2. Moira Saucedo

    Watched the “Any Human Heart” series with absorbed interest, and now have found out to my dismay that Logan Mountstuart is a fictional character. Damn!

    1. Nichole M

      Same comment as Moira…wonderful character and story. So few stories actually capture life at each stage and so few lives so interesting.

      The idea of good luck and bad luck and that is all there is certainly makes one ponder..and even more so when you realize that many people likely have much more bad luck than good however rich their lives are. I wish us all life of good luck.

    2. Pat Gross

      I have also just finished reading the book, I thought Logan Mountstuart was a real person, so rather surprised. I had no idea it has been made into a film or TV series.

  3. steve beakhouse

    I happened to see Any Human Heart on Master Piece Theater and loved the story , so I duly went to the Library looking for books by Logan Mounystuart and I was surprised to see the name William Boyd as the author. The book was out so I put it on hold. Finally after 3 weeks I got a call that the book was available. So, here’s how dense I am . I pick up the book and see William Boyd as author . I’ve been reading the book and I keep asking myself, and anyone who’ll listen , why is William Boyd listed as the author. A name that did come up in the book that I was familiar with but had not done any research was Cyrill Connolly . I wondered to myself whether Logan was a contemporary of Cyrill Connolly and looked both of them on Google. Then finally I read something about William Boyd partly basing his character of Logan Mountstuart on Connolly. And while disappointed it won’t ruin the rest of the book for me but I must confess I was a little peeved at being duped.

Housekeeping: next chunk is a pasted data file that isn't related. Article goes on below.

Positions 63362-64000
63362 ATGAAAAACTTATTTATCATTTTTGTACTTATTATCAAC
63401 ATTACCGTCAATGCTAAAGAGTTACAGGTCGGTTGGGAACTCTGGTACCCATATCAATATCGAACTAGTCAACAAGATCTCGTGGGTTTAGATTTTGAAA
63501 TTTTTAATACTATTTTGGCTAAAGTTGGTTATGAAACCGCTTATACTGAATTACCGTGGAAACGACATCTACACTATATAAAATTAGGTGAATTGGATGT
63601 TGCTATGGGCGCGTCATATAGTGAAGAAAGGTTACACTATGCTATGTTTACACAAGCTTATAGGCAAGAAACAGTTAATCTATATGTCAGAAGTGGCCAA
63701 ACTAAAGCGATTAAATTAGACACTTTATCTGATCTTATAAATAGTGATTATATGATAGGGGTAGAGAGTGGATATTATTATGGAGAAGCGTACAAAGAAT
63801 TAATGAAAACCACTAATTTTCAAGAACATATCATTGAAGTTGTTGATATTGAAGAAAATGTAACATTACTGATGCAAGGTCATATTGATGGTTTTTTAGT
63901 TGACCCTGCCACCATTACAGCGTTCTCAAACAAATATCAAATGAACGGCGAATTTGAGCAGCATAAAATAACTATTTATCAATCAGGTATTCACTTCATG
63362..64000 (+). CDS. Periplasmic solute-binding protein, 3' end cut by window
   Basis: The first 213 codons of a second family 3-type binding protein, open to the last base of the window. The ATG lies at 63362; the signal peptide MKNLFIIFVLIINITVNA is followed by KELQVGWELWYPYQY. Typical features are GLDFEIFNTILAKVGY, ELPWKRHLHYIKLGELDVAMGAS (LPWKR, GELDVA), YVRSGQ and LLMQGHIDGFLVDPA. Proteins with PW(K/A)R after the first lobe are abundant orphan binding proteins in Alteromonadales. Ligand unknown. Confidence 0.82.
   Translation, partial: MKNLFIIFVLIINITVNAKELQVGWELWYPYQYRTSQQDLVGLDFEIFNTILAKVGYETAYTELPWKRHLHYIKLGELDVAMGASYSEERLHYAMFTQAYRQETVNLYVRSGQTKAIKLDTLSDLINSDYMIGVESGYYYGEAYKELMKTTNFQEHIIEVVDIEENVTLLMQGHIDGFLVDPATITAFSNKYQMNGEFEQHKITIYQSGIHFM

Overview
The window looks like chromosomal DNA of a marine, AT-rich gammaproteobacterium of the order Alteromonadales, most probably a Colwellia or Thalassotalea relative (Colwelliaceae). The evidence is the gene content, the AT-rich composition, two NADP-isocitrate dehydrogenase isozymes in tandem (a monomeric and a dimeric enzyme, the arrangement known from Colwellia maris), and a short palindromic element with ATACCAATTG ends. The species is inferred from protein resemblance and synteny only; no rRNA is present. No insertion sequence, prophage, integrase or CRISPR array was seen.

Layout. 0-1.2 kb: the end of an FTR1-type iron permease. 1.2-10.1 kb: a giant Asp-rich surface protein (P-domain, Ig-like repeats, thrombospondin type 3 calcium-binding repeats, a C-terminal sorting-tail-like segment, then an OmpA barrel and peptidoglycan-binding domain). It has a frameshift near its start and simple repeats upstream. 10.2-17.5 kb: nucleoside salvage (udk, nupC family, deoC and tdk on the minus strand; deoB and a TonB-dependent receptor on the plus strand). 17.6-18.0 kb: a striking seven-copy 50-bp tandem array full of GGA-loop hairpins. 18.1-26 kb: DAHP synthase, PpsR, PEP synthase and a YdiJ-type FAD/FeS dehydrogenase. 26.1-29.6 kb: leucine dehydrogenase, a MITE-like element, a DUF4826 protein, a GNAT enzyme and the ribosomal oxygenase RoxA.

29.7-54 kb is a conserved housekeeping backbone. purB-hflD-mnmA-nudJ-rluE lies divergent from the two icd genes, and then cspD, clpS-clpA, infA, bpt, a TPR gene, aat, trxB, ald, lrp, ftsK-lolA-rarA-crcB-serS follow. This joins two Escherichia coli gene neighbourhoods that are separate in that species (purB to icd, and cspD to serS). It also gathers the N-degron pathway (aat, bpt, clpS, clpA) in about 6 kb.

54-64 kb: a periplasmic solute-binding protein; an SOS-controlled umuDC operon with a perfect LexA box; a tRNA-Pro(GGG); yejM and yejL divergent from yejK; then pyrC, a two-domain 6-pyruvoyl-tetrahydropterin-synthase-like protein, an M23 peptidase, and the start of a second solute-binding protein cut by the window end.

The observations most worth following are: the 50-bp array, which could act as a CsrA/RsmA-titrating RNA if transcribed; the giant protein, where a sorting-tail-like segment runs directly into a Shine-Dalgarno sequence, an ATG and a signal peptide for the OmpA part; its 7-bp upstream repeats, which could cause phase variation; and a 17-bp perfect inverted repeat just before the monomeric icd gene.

Steve B

  4. Pat Gross

    having jusr read the book which I enjoyed very much, I find it interesting to discover that this is not a real character, when I Googled LoganMountstuard I expected to find a writer of some note!!

  5. Trish Jones

    I must say I was rather hoping his was a real character too,I’m only half way through the t.v series and still enjoying it.

  6. Michael Harvey

    I was puzzled when Logan was in a train beginning a journey to Paris – he wrote that he had left Waterloo (a station in south London serving the southwestern suburbs and beyond) and was passing through the suburbs on the way to Tilbury (a port in Essex, east of London, north of the Thames). I am not sure if I am just being a trainspotter: anyone who has lived in London for more than five minutes would know that you wouldn’t start from Waterloo to get to Tilbury, which isn’t a port from which you can sail to France. It would be a bit like having him go from Paddington to Newcastle in order to sail to Spain. Could this be Boyd playing with the reader?

  7. Michael Harvey

    Oh, and he also thinks you start from Waterloo to get to Harwich. Does Boyd think there is only one station in London? (I suspect not).

  8. rowbat

    I was a little disappointed in the tv adaptation. The book had a magical quality to it, as you gradually became aware of what Boyd was doing and began to see the possibilty of looking at your own life with the same awareness of the randomness of chance and fate. This is a hard concept to translate to film – on tv it seemed to me more just a story of one (very interesting, to be sure) person’s life, with little of the more profound subtext.

    The novel remains one of my all time favourites.